Abigail Scott Duniway (1836-1915)
Vote given to Women in Oregon - November 30th 1912
Picture Left Abigail Duniway voting
A writer, newspaper publisher, and promoter for women's rights, Abigail Scott Duniway was Oregon's strongest voice for the cause of Women's suffrage. Born Abigail Jane Scott in 1839, she left Illinois for Oregon with her family in 1852, where she met her husband Ben Duniway. The couple settled in Yamhill County, but because of financial difficulties and Ben's permanent injury in a wagon accident they had to sell their land. The couple moved to nearby Lafayette, where Abigail taught school and in 1859 authored Captain Gray's Company, or Crossing the Plains and Living in Oregon, the first commercially published novel in Oregon. In 1865 the family moved to Albany and Abigail opened a millinery shop where her exposure to the inequalities facing women motivated her to campaign for equal rights.
In 1871 the family moved to Portland and with the help of her numerous children she began publishing the New Northwest. This weekly newspaper, according to her 1985 biographer Dorothy Morrison, "supported women's rights without making them a bore." The paper was financially self-sustaining within a few years and was published until 1887. Her other writings include two novels, an autobiography titled Path Breaking, and a collection of poems, all of which highlight the plight of women in the West.
From 1870 to the late 1890s Duniway traveled throughout the Northwest promoting women's rights and campaigned with national suffragist Susan B. Anthony. As a result of her hard work and that of countless other suffragists, women "got the vote" in Idaho in 1896 and in Washington in 1910; however, Oregonians waited until 1912. The state's male electorate denied women's suffrage in 1883, 1900, 1908, and 1910. Abigail maintained that the close election in 1900 failed because her brother Harvey Scott, longtime editor of the Oregonian, opposed her efforts. This resulted in a bitter public feud between the two siblings. In 1912 the suffrage amendment passed and Governor Oswald West asked Duniway, who was then 78, to write the Equal Suffrage Proclamation. Abigail Scott Duniway was the first woman to register to vote in Multnomah County. Duniway died three years later on October 11, 1915 in Portland.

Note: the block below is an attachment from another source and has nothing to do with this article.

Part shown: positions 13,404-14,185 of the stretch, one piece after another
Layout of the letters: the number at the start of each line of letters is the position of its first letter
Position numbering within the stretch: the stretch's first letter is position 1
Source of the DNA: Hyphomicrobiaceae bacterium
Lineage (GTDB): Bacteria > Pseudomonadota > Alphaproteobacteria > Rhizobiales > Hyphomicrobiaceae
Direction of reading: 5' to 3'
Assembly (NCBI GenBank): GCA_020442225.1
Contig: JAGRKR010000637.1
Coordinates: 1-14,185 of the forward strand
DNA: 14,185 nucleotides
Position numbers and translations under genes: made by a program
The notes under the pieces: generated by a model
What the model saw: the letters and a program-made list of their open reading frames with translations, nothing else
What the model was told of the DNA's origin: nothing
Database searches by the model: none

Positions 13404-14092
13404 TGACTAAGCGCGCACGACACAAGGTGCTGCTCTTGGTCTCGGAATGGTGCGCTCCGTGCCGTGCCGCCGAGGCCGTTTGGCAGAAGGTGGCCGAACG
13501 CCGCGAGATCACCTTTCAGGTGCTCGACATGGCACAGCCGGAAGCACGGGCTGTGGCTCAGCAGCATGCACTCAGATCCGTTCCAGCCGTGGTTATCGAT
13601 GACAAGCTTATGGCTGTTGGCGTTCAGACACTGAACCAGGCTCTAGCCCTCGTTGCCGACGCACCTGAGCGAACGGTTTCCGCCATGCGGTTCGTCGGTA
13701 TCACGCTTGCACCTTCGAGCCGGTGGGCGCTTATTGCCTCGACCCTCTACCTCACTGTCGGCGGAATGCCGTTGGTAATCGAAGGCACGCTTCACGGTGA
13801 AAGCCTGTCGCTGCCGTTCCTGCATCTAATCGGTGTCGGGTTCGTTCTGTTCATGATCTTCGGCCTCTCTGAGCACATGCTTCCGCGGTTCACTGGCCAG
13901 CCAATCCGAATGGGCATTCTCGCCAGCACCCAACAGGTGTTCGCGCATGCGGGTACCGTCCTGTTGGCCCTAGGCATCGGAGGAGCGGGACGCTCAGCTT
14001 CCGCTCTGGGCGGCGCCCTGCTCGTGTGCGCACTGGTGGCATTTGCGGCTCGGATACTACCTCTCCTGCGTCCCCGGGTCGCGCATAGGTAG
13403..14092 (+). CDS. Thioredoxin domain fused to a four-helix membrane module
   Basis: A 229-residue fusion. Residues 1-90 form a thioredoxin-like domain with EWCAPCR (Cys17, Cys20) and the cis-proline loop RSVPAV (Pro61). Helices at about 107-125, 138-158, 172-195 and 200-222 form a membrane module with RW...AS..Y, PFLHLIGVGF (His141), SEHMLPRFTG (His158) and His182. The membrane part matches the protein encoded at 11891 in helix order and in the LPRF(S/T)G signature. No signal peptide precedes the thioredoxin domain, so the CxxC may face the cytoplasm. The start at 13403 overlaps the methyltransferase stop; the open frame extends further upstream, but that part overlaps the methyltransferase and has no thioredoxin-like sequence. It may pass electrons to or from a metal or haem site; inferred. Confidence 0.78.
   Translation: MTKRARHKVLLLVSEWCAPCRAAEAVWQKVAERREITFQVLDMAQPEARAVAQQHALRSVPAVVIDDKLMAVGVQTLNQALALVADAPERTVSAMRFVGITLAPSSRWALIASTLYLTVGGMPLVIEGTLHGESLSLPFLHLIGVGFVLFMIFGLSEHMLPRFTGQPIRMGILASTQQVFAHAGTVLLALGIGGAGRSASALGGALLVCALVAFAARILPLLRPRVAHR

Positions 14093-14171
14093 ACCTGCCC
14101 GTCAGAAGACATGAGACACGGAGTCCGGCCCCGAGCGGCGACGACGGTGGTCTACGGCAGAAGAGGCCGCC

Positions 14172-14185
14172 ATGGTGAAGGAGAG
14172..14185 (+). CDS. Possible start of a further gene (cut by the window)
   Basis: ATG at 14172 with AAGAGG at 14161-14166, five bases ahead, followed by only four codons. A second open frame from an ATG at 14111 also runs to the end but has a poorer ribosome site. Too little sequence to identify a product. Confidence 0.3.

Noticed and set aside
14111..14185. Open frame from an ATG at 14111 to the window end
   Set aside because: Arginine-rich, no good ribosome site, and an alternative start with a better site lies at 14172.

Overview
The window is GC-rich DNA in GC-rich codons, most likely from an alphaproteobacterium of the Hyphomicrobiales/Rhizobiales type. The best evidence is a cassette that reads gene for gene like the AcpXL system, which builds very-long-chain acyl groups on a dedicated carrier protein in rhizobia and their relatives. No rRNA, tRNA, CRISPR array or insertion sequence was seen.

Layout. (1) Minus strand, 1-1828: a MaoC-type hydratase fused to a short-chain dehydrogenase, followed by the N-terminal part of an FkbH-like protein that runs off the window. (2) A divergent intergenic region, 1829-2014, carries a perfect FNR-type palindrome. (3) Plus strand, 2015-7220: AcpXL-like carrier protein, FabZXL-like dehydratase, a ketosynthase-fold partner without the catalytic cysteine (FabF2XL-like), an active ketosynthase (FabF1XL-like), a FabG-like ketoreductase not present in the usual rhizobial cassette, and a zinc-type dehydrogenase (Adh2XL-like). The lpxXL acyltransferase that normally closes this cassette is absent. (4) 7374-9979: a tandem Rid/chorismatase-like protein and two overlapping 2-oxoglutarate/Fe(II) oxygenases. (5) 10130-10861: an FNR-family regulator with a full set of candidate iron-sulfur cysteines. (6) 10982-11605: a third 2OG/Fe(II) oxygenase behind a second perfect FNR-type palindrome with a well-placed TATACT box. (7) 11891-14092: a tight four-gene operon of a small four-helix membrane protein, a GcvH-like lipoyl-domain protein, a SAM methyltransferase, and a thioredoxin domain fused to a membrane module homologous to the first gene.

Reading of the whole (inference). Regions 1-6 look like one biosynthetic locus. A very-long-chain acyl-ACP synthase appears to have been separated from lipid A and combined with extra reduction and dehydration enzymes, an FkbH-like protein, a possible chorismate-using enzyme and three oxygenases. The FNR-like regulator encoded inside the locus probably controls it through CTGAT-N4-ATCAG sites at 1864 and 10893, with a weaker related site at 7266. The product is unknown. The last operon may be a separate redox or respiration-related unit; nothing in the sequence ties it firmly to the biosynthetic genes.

Proclamation Written by Duniway
State of Oregon--Executive Department
Salem, Oregon, November 30, 1912
Duniway at signing of the Proclamation - 11-30-1912
Whereas: The women of Oregon, after long and patient effort, have persuaded the men of the State to place them upon a
footing of political equality by granting to them the right of suffrage through an amendment to Section 2 of Article 11 of the
Constitution of the State; and, Whereas: Pursuant to the provisions of law, the Secretary of State of the State of Oregon in the
presence of the Governor of the State of Oregon, did on the 29th day of November 1912 canvass the official election returns
for the general election held in the State of Oregon on Tuesday, the fifth day of November, 1912; and, Whereas: It appears
from the said official canvass that the following measure has been approved by a majority of the electors of the State of
Oregon who voted therein: "Section 2 of Article 11" of the Constitution of the State of Oregon shall be and hereby is amended
to read as follows:
"Section 2. In all elections not otherwise provided for by this Constitution, every citizen of the United States, of the age of
twenty-one years and upwards, who shall have resided in the State during the six months immediately preceding such
election, and every person of foreign birth of the age of twenty-one years and upwards, who shall have resided in the State
during the six months immediately preceding such election, and shall have declared his or her intention to become a citizen of
the United States one year preceding such election, conformably to the laws of the United States on the subject of
naturalization, shall be entitled to vote at all elections authorized by law."
And Whereas: The above quoted amendment, at the mentioned election received 61,265 affirmative and 57,104 negative
votes. Now, therefore, I, Oswald West, Governor of the State of Oregon, by virtue of the authority, in me vested, and in
obedience to the provisions of Section 9 of Chapter 226 of the General Laws of Oregon for the year 1907, do hereby make
and issue this proclamation to the people of the State of Oregon, and vowing that the said amendment to "Section 2" of Article
11 of the Constitution of Oregon, is now, and hereafter shall be, in full force and effect as a part and portion of the Organic Law
of the State of Oregon.
In witness whereof, I have hereunto set my hand, and caused the Seal of the State of Oregon to be hereunto affixed this 30th
day of November 1912.